The binocular-scope does not require payment to operate and was unveiled in 2008 in memory of local resident the late Dr. John de Courcy Ireland, the 'father' of maritime Ireland (to read more click HERE). He was for 26 years a honorary secretary of the local RNLI station in Dun Laoghaire and a staunch campaigner of Irish maritime affairs.
Each Monday a routine lifeboat practice is conducted by the 47ft Trent class ALB (all-weather lifeboat) RNLB Anna Livia (info and PHOTO). Last night's drill also involved the new D-class ILB (inshore lifeboat) RNLB Réalt na Mara which was named earlier this year by Kathy Kenny, wife of RTE presenter Pat Kenny.
Under the cover of darkness the crew of the ILB Realt na Mara simulated an 'injured casualty' on the island where the casualty was prepared to be taken off by stretcher from the island's small harbour. From there the casualty was transferred to the larger RNLB Anna Livia which lay offshore. During the exercise, powerful searchlight beams from the ALB provided essential light to assist in the transfer operation.
Asides the lifeboats, there is plenty of wildlife to observe on the rocky outcrops at Maiden Rock, Clare Rock and Lamb Island, which forms the second largest island after the main island of 22-acres, where a resident herd of goats have been part of the local community for over 200 years.
As for the South Korean built Cumbrian Fisher, she too has close connections with these waters as she was named in Dublin Port in 2005. She is a frequent caller to Dublin bringing bulk liquid products from the oil refinery in Milford Haven, Pembrokeshire which is a major supplier, serving the demands of the capital.
Dublin Port has two oil jetties which cater for four tankers, where bitumen, chemicals, liquid petroleum gases, molasses and oil are handled on a 41-hectare zone with storage for 330,000 product tonnes to include 6,000 tonnes of LPG. In addition aviation fuel is frequently delivered to the terminal to satisfy the constant demand for aircraft using Dublin Airport.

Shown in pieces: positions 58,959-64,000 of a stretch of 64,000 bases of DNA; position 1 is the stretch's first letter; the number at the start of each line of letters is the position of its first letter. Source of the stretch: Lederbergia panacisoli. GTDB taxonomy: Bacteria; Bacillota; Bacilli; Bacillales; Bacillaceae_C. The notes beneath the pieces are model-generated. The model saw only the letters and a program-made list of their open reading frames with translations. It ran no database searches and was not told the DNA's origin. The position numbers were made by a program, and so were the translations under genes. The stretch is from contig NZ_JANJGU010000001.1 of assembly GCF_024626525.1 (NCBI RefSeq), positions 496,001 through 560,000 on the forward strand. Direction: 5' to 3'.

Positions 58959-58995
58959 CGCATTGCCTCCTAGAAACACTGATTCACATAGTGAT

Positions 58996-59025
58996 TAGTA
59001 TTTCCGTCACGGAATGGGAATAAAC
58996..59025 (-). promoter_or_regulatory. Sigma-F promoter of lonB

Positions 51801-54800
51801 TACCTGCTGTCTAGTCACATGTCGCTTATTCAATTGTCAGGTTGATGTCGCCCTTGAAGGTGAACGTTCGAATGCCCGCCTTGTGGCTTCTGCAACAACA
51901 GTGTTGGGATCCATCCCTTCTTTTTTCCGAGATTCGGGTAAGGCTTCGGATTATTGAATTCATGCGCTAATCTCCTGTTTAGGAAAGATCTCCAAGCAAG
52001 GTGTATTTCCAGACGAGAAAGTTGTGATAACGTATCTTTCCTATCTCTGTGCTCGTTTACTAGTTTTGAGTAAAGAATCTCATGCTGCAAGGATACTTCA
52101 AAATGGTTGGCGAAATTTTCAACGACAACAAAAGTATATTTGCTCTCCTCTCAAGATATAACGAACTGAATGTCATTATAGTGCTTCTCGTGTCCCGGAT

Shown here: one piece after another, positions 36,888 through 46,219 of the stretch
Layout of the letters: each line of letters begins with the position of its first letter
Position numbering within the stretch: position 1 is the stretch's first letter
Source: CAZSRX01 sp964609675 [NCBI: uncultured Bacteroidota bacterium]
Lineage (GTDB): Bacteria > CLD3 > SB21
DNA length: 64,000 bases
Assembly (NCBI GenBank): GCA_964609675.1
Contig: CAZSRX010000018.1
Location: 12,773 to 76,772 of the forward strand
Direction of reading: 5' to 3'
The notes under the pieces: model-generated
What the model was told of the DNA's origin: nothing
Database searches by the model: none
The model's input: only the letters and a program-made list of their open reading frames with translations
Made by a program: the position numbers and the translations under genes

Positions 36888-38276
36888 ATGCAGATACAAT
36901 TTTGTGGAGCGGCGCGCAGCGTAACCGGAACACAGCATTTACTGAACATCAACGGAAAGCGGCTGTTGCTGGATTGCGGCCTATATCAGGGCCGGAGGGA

Cumbrian Fisher alongside her sister Clyde Fisher where built for James Fisher & Sons and in recent years they have tended to take anchorage off Dalkey Island and off the Nose of Howth. In comparison the vast majority of vessels anchor in Dublin Bay which is divided into quadrants for the purposes of anchorage allocation.
Before the completion of the South Wall in Dublin Port, which considerably improved safer access of vessels entering the River Liffey, it was the relative deeper and sheltered waters of Dalkey Sound which were used instead as Dalkey acted as the principle port for Dublin between 14-17th centuries.
Vessels would convey cargoes which were taken to and fro by lighter to the coast where it was carried by horse and cart to nearby Dalkey before onward travel across the exposed plains to Dublin City.
To learn more about Dalkey's medieval maritime heritage with its relationship with the capital of Dublin in addition the use of Dalkey Quarry in the construction of (Kingstown) Dun Laoghaire Harbour, visit the Dalkey Castle & Heritage Centre. To read more go to www.dalkeycastle.com in addition to further information about Dalkey including the local community council newsletters click HERE.